Monday, March 7, 2011
Nayagan: The Godfather Tamil-style
I recently discovered that love of the Godfather I spans oceans and continents and in fact, imitation is the highest form of compliment. A. and I saw the movie Nayakan recently. Nayagan, written and directed by Mani Ratnam in 1987, tells the real life story of a Bombay don named Varada. Varada hails from Tamil Nadu and sympathetically depicts the struggle of South Indians living in Bombay. Narayan gained rave reviews and was wildly popular in India and won an Oscar for Best Foreign Language Film in 1987.
For a Tamilwood movie, the plot line comes across as fairly realistic, dance numbers are kept to a minimum, and the film clocks in at around 2.5 hours; a fairly short movie. A. and I watched it for three reasons, cultural exposure, Tamil language comprehension, and last but not least entertainment. I did not understand a thing, except when the dialogue switched into Hindi and I picked out an odd Arabic word or two. Believe me when I say, picking up one or two Arabic words which made it into Hindi, probably came out to about five words during the span of 2.5 hours.
I did however discover that as the movie progressed, the main character grew to resemble Marlon Brando in the Godfather. As Varada, the main character, got older he adopted Don Corleone’s mannerisms, speech patterns and even pitch of the protagonist of the 1972 American hit. Varada moved his arms and head in the same way that the Godfather. As Varada got older, his cheeks acquired the same puffiness as did his American predecessor. I read somewhere that Marlon Brando stuffed his cheeks full of cotton balls to affect his tone and speech as his character in the Godfather got older. The pattern of Varada’s speech grew to mimic Don Corleone’s, especially in scenes where he helped members of his community or met with other Indian gangsters. As Varada took on mannerisms of Don Corleone, the music changed as well – traditional South Asian background music took on Southern Italian themes. I found the transformation most intriguing and fun. Unfortunately for the couple that shared the viewing pleasure of the movie with us, I started calling out references to the Godfather in the last third of the movie – not sure they appreciated my enthusiasm.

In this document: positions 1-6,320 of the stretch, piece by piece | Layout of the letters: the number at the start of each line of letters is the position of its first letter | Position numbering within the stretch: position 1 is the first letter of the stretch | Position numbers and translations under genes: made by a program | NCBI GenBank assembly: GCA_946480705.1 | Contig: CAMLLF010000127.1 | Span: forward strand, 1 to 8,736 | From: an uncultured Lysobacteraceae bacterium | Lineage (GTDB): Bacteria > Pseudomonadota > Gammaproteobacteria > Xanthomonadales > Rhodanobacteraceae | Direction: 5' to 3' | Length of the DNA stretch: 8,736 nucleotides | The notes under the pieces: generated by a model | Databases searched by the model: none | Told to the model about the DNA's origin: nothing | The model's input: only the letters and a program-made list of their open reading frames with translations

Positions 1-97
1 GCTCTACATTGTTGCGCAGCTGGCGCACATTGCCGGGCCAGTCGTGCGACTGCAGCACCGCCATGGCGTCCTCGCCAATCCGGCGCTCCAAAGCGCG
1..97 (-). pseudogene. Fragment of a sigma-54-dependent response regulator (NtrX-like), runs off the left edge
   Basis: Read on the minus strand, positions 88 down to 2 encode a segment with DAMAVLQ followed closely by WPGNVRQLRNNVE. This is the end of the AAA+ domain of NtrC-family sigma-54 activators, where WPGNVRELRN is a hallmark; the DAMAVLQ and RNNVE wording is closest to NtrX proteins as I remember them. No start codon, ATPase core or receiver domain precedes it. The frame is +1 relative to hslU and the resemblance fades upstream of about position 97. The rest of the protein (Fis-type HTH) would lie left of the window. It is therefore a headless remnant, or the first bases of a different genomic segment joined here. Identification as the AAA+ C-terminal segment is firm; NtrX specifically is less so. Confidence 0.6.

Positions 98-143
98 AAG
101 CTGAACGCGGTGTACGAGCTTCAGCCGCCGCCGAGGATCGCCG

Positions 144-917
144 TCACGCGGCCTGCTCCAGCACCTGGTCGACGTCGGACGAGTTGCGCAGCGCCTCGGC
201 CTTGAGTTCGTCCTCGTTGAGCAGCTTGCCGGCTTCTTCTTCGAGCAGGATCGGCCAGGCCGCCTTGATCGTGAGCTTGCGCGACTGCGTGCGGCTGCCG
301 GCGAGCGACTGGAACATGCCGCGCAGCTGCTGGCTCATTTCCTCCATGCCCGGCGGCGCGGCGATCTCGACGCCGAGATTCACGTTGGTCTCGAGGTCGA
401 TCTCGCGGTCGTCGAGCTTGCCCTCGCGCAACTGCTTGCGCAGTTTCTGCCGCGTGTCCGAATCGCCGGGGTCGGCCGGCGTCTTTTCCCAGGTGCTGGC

If you are interested in watching this movie, it is available via Netflix, subtitled in English. Happy watching!